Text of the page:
So Freya’s teenager years have begun. I did hope that all the effort I put in to her puppy training would mean that this would pass me by unnoticed. However, like most cockapoo owners, my puppy has a huge and highly demanding personality, so this was never going to happen.
Apparently dogs begin their adolescence at around eight months – I certainly concur with that one – and mature around their second birthday. Every cockapoo owner I’ve met with an older dog tells me we have to wait until they are three. So teenage years for us cockapoo lovers could be up to 28 months in total – less than my children’s of course, but even so daunting as a complete novice.
Teenager behaviour in dogs
Freya is now 10 months and I already have a long list of teenager behaviour she’s adopted:
My enthusiastic morning welcome has all but disappeared. The waggy tail and excitable behaviour of Freya’s puppy years developed into a preference to stay in her comfy bed and continue to sleep when I now enter the kitchen.
IMAGE CAPTION: Sleeping beyond 9 am on some days!
Disobedience and Selective Hearing
Suddenly Freya appears to have forgotten the sit command – the first one she learnt! The little monkey hovers her bottom just above the ground in rebellion. She’s brilliant at waiting for permission to be allowed to run off the lead, but now when I do the 20 steps back using watch command she’ll look anywhere but at me. Treats are no longer as effective – even high value ones. When she’s let off her lead she’d rather run off for her first sniff and ignore the reward for waiting. The challenge position is a common one as well – she knows exactly how to wind me up for attention.
VIDEO CAPTION: Challenging recall and going on to eat deer poo!
Attention Seeking, Moodiness and Sulking
As I worked from home, I encouraged Freya to occupy herself when I needed to concentrate. This was not a problem in the early months as she slept for long periods and was content playing with her toys for 30 minutes or so. No longer – gone is my little puppy who enjoyed looking out of the windows, bouncing round the garden, playing with her toys and sitting contentedly at my feet. Even though she’s walked twice a day for an hour at a time (still following the walking rules), is entertained with trick learning as well a training practice, gets to play tuggy and chasing me around the garden, and visits friends and family, the second I sit down at a computer she starts demanding my attention. And if she doesn’t get it she sulks in a corner, puts herself to bed, or flops down on the floor with huge sighs.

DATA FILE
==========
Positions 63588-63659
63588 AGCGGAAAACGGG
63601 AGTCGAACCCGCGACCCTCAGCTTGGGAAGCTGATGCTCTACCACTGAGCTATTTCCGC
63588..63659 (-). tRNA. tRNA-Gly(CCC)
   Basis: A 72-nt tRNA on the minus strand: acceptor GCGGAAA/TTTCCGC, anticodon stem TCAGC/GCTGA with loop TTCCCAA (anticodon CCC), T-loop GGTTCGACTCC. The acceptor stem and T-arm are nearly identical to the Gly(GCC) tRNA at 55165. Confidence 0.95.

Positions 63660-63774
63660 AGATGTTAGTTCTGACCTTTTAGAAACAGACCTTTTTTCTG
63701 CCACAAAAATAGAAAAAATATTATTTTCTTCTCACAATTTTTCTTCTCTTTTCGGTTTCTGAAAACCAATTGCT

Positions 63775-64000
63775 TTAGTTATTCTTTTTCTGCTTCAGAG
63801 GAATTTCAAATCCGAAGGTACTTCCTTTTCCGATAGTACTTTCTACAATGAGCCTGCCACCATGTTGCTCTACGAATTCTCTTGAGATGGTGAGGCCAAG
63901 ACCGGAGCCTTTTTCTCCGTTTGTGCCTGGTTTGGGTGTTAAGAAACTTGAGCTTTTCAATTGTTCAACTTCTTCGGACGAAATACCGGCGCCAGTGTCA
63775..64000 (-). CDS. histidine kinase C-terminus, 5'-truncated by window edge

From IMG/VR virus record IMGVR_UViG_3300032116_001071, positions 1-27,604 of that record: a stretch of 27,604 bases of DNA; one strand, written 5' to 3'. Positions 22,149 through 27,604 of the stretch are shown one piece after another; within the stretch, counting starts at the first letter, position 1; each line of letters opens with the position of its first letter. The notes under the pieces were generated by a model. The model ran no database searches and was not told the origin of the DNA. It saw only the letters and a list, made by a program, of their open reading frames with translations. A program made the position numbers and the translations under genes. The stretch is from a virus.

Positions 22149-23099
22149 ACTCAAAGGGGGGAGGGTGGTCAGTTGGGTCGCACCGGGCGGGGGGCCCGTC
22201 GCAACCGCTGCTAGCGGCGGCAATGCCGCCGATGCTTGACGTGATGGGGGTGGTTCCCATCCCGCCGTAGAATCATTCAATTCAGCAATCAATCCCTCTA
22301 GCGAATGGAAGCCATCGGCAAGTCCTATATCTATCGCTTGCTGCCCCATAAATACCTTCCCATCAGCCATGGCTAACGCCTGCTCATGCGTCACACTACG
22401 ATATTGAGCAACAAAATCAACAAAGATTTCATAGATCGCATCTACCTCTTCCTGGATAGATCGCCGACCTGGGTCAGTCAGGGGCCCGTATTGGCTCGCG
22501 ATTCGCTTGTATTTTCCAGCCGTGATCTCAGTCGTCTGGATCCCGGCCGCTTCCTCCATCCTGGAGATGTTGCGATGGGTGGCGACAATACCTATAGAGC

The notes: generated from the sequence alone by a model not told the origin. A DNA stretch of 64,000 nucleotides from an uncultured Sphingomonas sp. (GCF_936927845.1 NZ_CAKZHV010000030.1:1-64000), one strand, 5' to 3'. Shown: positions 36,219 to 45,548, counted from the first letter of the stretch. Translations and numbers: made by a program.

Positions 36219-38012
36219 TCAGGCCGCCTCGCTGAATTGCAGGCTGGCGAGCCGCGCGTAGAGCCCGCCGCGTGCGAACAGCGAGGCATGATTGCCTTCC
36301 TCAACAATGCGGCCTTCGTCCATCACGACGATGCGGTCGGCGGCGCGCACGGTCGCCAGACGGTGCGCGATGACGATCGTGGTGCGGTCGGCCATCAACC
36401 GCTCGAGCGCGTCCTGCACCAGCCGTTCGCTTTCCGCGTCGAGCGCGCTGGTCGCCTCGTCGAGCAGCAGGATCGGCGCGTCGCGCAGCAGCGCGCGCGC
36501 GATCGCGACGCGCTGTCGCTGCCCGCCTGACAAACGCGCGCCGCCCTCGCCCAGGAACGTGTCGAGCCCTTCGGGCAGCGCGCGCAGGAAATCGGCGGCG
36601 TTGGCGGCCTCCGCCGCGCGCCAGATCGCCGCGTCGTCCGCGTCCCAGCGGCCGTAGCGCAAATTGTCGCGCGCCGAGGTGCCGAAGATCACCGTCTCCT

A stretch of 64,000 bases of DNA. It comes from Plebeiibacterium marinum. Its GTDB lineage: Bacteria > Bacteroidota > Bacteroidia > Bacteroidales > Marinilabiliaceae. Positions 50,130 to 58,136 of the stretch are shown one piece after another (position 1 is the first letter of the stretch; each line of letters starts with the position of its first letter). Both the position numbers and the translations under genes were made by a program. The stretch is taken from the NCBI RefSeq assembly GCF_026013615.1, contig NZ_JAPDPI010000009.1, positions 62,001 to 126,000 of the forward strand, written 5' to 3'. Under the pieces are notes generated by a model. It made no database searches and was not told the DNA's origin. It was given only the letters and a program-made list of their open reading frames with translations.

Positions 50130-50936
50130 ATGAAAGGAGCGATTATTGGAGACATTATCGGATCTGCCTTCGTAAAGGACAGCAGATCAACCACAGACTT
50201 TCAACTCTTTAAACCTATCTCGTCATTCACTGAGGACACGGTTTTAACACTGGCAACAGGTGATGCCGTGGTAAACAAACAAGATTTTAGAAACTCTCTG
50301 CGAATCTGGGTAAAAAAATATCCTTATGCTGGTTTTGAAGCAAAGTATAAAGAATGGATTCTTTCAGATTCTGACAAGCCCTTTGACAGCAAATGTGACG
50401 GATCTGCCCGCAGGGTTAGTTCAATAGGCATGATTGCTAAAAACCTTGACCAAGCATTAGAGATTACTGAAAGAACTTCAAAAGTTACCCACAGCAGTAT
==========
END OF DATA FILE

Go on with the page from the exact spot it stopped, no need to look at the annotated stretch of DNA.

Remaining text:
IMAGE CAPTION: Sulking in the corner
Quite frankly her flirting and teasing behaviour is shocking. Biting ears, licking muzzles, pawing and sniffing dogs nether regions before falling down on her back with her legs open. As soon as the poor dog responds she jumps up and sits firmly on her bottom!
VIDEO CAPTION: Teasing poor Jasper – at 11 he’s certainly met his match with Freya!
Around six months old puppies begin to grow in their second set of teeth and this continues with the back ones last to finalise. Freya began to sit and chew at her toys for the first time– she’s never been destructive as I distracted her when young each time she chewed anything inappropriate. Not exactly teenage behaviour, but she started to enjoy gnawing at her tuggy toys from 8 months.
Tips from a Novice
1 Keep Training
I don’t let Freya get away with anything, just as with my teenager children, it’s important to constantly reaffirm the rules and not allow them to take control. I remind her (gently but firmly) who’s top dog! We started Bronze training this month.
2 Selective Hearing
When off the lead on walks, as long as Freya could see me she made the decision as to whether to listen or not. Interestingly, by hiding from view (a Hilary tip) (although I was still able to keep an eye on her through bushes), she was less confident and raced to find me.
3 When Treats Don’t Work
I’ve switched to dictate whether Freya has access to all the exciting smells she is so desperate to discover. If she ignores me, I take this away by putting her back on the lead and let her off when she concentrates on my command. It’s tiring, but she’s intelligent and a quick learner. However, I’m yet to manage the spotting of a squirrel or another dog – suspect this one will take until she’s three!
4 Controlling Feeding
Freya has decided to start being choosy as to what she eats again. Still determined not to cave, and although her diet is now more varied, I want to stick to kibble and so discovered a way to tempt her with out adding anything to it other than a little hot water. She loves the gravy that leaches from the buscuits and scoffs it down. I’ve only just understood why you don’t allow your dogs to graze at their food during the day like cats. As top dog you need to manage their food as means you stay in control. Meal times are set twice a day and the bowl is removed if she’s not eaten it after 20-minutes. This goes for her chews as well! More on feeding a fussy puppy here.
5 Home Alone
While looking out of the sitting room windows Freya began barking and growling at anything that moved from around nine months. Not a problem when I’m at home as I can gently reassure her when it’s neighbours or friends, but if I’m out I’m conscious it could drive our neighbour mad. I keep her contained in the kitchen/diner when out – she can see onto the garden, but she doesn’t bark at ducks, rabbits and pheasants that frequent the lawn so it’s not a problem.